WASHINGTON—For three decades, commercial airliners have been terrorist bombers' target of choice.
Thursday's alleged foiled liquid-explosives plot in Great Britain was a vivid reminder that despite all the increased aviation security since the Sept. 11, 2001, attacks, blowing one or more of the giant silver birds from the sky remains one of the surest ways to sow horror among millions.
The shutting down of Heathrow Airport outside London and the cancellation of flights in scores of world capitals showed that even when a plot is blocked, its revelation can cause havoc for days by disrupting travel plans—and raising the specter of future attacks.
"Airplanes captured the imagination of the terrorists both for symbolic and operational reasons," said Brian Jenkins, a RAND research-center analyst and author of a new book on combating terrorism. "They were symbols of nations and symbols of national policy when other targets were heavily guarded."
Terrorists of various political stripes attacked passengers and commandeered planes through much of the 1970s. For six days in the summer of 1976, terrorists held 258 Air France passengers hostage on a runway in Entebbe, Uganda, before Israeli commandos freed them in a nighttime raid.
The first large-scale bombing of a commercial aircraft occurred June 23, 1985, when a bomb exploded on an Air India plane bound for New Delhi, plunging the plane into the Atlantic Ocean and killing all 329 passengers.
On Dec. 21, 1988, a Libyan man backed by his government planted a bomb that blew up Pan Am Flight 103 over Lockerbie, Scotland, as it traveled from London to New York, killing 270 people.
The Sept. 11 attacks combined the air piracy of an earlier era with the Air India and Pan Am bombings by turning four hijacked jetliners into missiles, crashing them into the World Trade Center, the Pentagon and a Pennsylvania field.
The alleged foiled plot that British authorities described recalled an earlier one that law-enforcement and intelligence officials also interrupted before it could be carried out.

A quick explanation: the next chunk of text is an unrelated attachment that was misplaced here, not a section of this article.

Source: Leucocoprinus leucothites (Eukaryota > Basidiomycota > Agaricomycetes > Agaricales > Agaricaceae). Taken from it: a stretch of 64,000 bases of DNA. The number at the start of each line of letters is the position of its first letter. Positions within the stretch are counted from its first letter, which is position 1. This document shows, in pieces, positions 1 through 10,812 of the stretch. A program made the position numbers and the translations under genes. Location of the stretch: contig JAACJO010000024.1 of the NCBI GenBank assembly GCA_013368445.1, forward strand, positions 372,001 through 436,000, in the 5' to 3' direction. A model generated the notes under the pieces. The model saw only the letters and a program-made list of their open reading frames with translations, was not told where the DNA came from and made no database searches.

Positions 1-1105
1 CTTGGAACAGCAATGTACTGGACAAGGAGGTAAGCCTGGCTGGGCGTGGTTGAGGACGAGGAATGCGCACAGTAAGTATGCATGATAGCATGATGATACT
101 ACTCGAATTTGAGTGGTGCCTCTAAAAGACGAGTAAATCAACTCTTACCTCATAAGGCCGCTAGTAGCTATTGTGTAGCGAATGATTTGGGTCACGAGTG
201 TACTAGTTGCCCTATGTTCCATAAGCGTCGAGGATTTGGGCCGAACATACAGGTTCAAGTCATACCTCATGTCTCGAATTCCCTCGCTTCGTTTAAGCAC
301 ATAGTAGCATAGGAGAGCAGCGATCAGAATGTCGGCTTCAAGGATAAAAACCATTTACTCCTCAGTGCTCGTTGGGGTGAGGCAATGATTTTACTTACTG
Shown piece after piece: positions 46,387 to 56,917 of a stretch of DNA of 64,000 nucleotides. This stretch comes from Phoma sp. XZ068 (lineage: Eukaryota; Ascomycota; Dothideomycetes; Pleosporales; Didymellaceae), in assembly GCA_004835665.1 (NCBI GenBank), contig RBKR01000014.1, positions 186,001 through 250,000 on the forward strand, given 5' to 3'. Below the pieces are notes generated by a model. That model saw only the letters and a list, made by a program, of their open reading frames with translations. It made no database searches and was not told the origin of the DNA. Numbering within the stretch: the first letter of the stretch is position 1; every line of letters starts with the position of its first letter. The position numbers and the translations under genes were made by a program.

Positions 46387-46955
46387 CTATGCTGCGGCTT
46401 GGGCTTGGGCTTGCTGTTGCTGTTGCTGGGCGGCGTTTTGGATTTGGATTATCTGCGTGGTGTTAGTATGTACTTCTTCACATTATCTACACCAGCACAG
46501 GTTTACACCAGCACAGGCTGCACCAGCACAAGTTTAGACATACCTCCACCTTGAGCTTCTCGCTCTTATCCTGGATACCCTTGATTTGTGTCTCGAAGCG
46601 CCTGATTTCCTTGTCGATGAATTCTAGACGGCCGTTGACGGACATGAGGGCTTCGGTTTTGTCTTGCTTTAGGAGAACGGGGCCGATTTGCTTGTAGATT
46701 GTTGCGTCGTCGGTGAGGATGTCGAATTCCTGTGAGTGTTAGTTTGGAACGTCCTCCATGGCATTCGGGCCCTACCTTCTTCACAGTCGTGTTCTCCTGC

In a mission code-named Operation Bojinka, radical Muslims tied to Osama bin Laden planned the virtually simultaneous bombings of 11 jetliners en route to the United States in January 1995. Their idea was to pack nitroglycerine into Casio watches to make "microbombs" and blow the planes from the air.
The perpetrators of the Lockerbie bombing used a barometric detonator to set off a bomb hidden in a radio-cassette player.
In another foiled plot after Sept. 11, fellow passengers prevented Richard Reid, a British Muslim convert, from setting his shoes on fire to detonate explosives concealed inside them on an American Airlines flight from Miami to Paris.
Charles Pena, a senior fellow at George Washington University's homeland security institute, said the idea of attacking planes still appealed to terrorists because a successful bombing most likely killed a large number of people, grabbed world headlines and airwaves, and had the ripple effect of crippling the travel industry and causing other economic harm.
With some previous bombing methods blocked by security measures that have been installed since Sept. 11, Pena said, the alleged planners of the United Kingdom plot are suspected of turning to liquid explosives.
"Terrorists always go after the weak link," he said. "They saw this potential weak link in the aviation system. They're going to continue to look for potential weaknesses in aircraft security, but not to the exclusion of other targets they might be interested in attacking."
(c) 2006, McClatchy-Tribune Information Services.
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